Raph_PH (Wikimedia Commons)
“How Long Do You Think It’s Gonna Last?” is a simple question we have been asking ourselves and those around us about the state of the world, in the midst of the Covid-19 pandemic. It’s also the title of a well-written and well-performed collection of music.
Created by the band Big Red Machine, “How Long Do You Think It’s Gonna Last?” is a 15 song record packed with nostalgia that was released on Aug. 26. Aaron Dessner, the frontman of “The National,” and Justin Vernon, the frontman of “Bon Iver,” collaborated to form the band.
Much like Big Red Machine, the group’s second album, “How Long Do You Think It’s Gonna Last?” is packed full of non-traditional tracks such as “June’s a River”. However, songs such as “Renegade,” featuring Taylor Swift, give the second album a more mainstream pop sound. Another notable difference is the length of the album, with “How Long Do You Think It’s Gonna Last?” being five songs longer than its predecessor.
The band’s first album, self-titled “Big Red Machine”, had no featured artists while the new release has ten, including “Easy to Sabotage” featuring Naeem and “Hutch,” featuring Sharon van Etten, Lisa Hannigan and Shara Nova.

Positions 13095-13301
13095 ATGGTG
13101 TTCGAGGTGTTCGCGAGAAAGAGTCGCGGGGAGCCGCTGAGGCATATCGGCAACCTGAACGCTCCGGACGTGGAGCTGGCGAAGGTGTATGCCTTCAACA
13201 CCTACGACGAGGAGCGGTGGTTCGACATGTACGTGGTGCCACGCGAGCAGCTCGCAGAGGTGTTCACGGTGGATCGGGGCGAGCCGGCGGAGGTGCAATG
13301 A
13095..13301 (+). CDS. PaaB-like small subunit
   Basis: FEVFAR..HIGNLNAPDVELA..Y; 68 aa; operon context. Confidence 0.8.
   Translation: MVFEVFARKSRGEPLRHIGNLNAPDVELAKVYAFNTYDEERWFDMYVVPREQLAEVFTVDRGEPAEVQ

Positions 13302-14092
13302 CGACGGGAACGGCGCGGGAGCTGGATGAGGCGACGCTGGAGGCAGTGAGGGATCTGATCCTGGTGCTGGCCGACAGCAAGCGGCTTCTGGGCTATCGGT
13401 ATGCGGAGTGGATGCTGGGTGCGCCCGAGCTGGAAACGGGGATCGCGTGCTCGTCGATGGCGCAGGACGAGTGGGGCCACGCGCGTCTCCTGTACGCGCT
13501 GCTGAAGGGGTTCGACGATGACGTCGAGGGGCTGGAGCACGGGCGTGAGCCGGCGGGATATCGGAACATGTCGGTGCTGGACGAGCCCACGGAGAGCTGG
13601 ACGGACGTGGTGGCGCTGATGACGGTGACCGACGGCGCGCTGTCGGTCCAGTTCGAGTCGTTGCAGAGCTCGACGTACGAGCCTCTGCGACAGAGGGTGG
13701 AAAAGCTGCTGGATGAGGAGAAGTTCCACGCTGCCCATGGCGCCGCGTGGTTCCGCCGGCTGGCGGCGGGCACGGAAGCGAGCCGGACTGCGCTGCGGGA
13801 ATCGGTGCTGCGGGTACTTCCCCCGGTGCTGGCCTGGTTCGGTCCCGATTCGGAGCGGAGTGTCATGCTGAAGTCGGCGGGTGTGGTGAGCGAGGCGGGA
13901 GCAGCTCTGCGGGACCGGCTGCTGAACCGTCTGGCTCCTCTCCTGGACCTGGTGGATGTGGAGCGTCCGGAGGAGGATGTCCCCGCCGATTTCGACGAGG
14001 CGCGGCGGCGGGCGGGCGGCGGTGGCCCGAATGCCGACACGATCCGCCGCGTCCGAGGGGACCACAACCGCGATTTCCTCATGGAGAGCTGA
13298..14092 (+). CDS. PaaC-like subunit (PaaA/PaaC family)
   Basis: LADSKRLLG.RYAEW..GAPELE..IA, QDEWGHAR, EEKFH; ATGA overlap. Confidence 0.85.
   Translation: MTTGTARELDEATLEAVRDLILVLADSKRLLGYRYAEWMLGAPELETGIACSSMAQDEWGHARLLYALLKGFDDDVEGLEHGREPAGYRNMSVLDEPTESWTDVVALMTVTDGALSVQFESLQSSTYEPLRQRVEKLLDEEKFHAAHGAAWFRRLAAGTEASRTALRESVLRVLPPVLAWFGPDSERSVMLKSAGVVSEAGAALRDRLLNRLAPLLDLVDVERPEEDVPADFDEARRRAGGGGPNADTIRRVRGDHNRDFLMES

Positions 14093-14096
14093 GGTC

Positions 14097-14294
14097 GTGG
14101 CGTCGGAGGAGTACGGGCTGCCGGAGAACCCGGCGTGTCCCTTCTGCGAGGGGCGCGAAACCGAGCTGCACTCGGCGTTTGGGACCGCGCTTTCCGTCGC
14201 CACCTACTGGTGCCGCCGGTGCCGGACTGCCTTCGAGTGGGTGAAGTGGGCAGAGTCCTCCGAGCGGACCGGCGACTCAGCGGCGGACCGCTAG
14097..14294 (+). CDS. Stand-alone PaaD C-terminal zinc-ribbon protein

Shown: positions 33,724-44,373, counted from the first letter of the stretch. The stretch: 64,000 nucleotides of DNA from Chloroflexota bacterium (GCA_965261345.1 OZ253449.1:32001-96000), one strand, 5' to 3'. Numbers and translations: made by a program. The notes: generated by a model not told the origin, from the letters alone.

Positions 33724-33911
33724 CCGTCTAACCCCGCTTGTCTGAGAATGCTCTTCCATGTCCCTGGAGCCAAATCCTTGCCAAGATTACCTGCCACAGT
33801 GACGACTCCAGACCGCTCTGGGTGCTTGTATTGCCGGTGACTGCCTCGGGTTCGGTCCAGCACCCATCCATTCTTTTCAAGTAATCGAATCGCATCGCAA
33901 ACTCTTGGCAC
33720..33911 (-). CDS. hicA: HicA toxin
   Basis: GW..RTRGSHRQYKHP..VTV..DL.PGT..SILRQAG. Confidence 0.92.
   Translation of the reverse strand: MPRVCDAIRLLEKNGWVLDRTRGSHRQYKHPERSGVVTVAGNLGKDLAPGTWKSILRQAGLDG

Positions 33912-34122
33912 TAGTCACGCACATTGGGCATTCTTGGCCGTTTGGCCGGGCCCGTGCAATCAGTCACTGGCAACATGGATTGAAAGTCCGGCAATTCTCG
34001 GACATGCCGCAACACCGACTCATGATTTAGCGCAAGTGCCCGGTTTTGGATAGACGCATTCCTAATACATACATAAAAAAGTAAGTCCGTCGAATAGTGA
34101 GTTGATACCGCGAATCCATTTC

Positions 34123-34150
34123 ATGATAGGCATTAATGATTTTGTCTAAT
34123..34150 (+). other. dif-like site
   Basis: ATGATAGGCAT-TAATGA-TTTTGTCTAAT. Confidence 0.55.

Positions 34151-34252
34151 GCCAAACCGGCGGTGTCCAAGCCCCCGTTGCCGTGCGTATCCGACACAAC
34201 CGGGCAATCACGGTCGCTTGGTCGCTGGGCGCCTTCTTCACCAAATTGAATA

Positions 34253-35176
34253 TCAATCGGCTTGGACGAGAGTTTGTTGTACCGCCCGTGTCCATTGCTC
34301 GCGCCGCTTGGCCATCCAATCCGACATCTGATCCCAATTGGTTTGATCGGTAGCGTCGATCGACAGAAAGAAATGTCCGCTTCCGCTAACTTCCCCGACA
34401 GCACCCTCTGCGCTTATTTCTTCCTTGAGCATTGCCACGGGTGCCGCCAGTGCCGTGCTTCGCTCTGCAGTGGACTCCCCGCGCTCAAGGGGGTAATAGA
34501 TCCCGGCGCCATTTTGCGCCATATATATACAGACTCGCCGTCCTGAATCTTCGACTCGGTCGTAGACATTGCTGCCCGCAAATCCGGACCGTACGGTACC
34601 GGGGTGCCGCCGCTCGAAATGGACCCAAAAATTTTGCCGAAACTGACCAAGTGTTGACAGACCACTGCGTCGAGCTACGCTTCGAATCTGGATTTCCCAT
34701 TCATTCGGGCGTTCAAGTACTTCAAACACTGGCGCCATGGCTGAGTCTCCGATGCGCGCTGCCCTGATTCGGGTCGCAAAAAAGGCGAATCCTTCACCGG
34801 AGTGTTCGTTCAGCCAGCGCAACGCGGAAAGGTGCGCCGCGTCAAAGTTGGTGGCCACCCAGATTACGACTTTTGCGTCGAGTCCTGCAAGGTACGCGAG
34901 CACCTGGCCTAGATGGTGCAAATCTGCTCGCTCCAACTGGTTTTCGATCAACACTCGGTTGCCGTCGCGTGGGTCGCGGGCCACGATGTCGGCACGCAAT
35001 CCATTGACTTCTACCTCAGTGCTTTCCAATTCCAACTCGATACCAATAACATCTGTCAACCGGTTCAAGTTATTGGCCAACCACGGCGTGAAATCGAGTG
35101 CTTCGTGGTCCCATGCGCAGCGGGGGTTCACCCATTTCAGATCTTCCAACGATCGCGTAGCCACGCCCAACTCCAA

Another notable feature is Taylor Swift, who assisted in the writing of and sings lead vocals on “Renegade”, and background sings on “Birch,” the album’s fourth track. This is not the first time Swift has worked with Dessner, who co-produced and co-wrote her albums “Folklore” and “Evermore.” Vernon has duetted with Swift previously, on songs such as “Exile”.
Features aren’t the only stand-outs about this album. The opening track, “Latter Days,” featuring Anaïs Mitchell, is perhaps one of the most well-done songs, tugging at the emotions of listeners with heartfelt lyrics including “Stacked yourself against the odds, Talkin’ back to an act of God”.
A feeling of hollowness is created by “The Ghost of Cincinnati,” which serves as an ode to those who feel forgotten. The line “I’m overspent, overworked, overlooked…,” along with the repetition used throughout the song provides for a truly heartfelt track.
The previously mentioned “Hutch” will tug at the heartstrings of anyone who has lost a loved one. The track is named after Scott Hutchinson, a late friend of Dessner and frontman of the indie group “Frightened Rabbit” who took his own life. Grief can be hard to write about, but Dessner does it beautifully with the lines, “So how did you lose your way? And what can you tell me now? How are you these days?,” and “If I could, I would pick you back up to the top.”
Sometimes, emotional openness and looking back are seen as taboo. “How Long Do You Think It’s Gonna Last?” bares its soul from the first notes, with Vernon, Dessner and the many featured artists and writers, providing anyone listening with a sense of comfort and belonging.
Overall, the album is incredibly well-done. The tracks have a diverse range — some lamentful, some upbeat and some questioning, but they flow well together. Anyone who enjoys indie music, is struggling with feelings of isolation or anxiety or simply wants to understand their emotions better should give “How Long Do You Think It’s Gonna Last?” a listen.